Brimful of God

In his chapter on the names of God in the second volume of his Reformed Dogmatics, Bavinck quotes Augustine:

On earth, a fountain is one thing, light another. When you are thirsty, you look for a fountain, and to get to the fountain you look for light; and if there is no daylight, you light a lamp to get to the fountain. But he is both a fountain and a light: to the thirsty he is a fountain, to the blind a light. Let [your] eyes be opened to see the light; let the lips of [your] heart be opened to drink of the fountain. That which you drink, you see and hear. God becomes everything to you, for he is the whole of the things you love. If you attend to visible things, well, God is neither bread nor is he water, nor light, nor a garment, nor a house. For all these things are visible, individual, and separate. What bread is, water is not; what a garment is, a house is not; and what these things are, God is not, for they are visible things. God is all of these things to you: if you are hungry, he is bread to you; if you are thirsty, he is water to you; if you live in darkness, he is light to you, for he remains incorruptible. If you are naked, he is a garment of immortality to you when this corruptible shall put on incorruption and this mortal shall put on immortality.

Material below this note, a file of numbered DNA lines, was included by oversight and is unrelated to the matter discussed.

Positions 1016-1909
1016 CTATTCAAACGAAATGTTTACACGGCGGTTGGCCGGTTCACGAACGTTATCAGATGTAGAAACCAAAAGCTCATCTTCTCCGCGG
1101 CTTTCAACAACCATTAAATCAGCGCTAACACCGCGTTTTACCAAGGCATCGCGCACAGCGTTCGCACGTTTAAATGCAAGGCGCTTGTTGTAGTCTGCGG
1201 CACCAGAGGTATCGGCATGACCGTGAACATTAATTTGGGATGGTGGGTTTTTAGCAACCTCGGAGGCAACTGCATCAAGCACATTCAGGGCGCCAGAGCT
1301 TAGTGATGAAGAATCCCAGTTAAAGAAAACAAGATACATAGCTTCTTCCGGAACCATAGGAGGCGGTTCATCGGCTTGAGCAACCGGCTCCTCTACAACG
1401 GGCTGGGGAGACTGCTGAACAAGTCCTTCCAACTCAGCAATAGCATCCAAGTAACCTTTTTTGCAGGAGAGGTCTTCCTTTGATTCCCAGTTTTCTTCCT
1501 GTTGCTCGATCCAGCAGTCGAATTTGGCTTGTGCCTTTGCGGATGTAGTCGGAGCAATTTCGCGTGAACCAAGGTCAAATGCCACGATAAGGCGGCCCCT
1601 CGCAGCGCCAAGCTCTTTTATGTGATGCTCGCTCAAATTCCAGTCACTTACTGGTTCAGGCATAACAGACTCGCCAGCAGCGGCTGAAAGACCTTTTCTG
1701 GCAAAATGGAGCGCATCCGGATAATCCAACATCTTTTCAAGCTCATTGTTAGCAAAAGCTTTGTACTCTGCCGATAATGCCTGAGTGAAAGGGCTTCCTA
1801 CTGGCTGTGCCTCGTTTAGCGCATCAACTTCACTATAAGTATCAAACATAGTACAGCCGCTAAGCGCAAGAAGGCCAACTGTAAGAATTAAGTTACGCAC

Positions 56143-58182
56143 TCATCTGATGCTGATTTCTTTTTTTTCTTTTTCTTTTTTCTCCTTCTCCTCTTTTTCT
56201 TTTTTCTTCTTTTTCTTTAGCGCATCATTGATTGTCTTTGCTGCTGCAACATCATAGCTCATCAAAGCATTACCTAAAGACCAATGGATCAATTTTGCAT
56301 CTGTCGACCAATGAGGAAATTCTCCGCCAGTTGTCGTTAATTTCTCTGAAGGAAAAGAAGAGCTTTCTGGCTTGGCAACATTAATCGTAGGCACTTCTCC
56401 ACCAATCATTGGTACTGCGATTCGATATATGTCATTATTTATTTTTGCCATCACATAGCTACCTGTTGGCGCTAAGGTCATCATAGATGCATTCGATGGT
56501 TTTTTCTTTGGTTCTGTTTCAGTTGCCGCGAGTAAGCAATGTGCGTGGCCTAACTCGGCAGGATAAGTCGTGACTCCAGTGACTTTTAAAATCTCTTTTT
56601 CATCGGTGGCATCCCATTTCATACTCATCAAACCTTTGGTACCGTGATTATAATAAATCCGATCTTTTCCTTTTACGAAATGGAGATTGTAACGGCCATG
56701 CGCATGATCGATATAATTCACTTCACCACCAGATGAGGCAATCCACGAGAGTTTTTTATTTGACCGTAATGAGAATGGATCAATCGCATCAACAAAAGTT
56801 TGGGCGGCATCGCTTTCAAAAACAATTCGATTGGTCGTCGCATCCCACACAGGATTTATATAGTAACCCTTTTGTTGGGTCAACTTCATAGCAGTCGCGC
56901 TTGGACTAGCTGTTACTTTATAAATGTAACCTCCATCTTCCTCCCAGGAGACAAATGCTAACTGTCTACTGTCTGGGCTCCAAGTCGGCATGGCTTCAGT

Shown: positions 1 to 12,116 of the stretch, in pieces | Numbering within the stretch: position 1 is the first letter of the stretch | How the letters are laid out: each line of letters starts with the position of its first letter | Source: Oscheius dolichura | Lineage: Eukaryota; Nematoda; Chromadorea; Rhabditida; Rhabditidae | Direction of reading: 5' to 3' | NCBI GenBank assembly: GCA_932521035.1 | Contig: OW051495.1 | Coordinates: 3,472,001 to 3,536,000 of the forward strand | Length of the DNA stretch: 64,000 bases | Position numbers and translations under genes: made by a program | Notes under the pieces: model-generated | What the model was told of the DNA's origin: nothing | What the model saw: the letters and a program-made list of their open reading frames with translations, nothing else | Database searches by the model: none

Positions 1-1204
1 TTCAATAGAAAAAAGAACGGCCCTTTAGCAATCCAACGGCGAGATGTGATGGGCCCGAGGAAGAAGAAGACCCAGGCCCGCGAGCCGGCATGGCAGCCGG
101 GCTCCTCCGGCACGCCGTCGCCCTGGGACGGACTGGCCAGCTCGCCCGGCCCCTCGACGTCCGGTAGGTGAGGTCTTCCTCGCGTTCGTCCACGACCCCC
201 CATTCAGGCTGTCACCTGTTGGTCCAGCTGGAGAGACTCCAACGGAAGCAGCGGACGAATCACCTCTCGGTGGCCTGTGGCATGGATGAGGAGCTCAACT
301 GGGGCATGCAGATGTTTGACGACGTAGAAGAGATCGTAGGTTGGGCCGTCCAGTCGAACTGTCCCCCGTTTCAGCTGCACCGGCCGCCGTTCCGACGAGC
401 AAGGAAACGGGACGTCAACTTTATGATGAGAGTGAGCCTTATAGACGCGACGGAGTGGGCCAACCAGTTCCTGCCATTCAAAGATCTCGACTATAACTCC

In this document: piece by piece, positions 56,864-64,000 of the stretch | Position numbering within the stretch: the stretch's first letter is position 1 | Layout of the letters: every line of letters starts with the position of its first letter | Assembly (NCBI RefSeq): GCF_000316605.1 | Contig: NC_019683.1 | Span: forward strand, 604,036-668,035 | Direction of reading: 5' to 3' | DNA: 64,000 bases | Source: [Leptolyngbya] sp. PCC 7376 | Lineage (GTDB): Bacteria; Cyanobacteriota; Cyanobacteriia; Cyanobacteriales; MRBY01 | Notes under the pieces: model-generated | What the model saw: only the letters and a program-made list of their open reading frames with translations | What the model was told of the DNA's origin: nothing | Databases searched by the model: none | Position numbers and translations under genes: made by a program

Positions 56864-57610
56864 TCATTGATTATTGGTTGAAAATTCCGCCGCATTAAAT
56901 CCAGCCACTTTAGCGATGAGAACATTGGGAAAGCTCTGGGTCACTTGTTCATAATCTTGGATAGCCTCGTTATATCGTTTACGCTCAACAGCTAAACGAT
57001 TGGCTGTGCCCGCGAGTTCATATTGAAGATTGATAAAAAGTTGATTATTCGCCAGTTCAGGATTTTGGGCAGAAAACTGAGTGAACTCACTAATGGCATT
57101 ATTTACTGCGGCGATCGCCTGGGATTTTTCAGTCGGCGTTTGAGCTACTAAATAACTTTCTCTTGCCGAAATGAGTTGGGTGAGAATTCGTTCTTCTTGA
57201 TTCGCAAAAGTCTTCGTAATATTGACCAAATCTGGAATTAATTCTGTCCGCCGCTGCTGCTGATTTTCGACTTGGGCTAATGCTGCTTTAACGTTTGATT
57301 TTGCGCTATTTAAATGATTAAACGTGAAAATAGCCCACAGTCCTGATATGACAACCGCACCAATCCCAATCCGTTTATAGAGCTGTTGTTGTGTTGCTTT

To which Bavinck adds: “God is immanent in the whole of creation. The pure of heart see God everywhere. Everything is brimful of God.”


Ai Weiwei, Fountain of Light

Homo Cantus

The heart requires the intelligence, and therein, says Augustine, lies the difference between the singing of men and of birds. For a linnet, a nightingale, a parrot may sing well, but it will be without understanding. Now the particular gift of man is to sing knowing what he is saying. After the intelligence must follow the heart and the affection, which cannot be unless we have the hymn imprinted on our memory, in order never to cease singing. (Jeremy Begbie quoting John Calvin, in Resounding Truth, p. 110)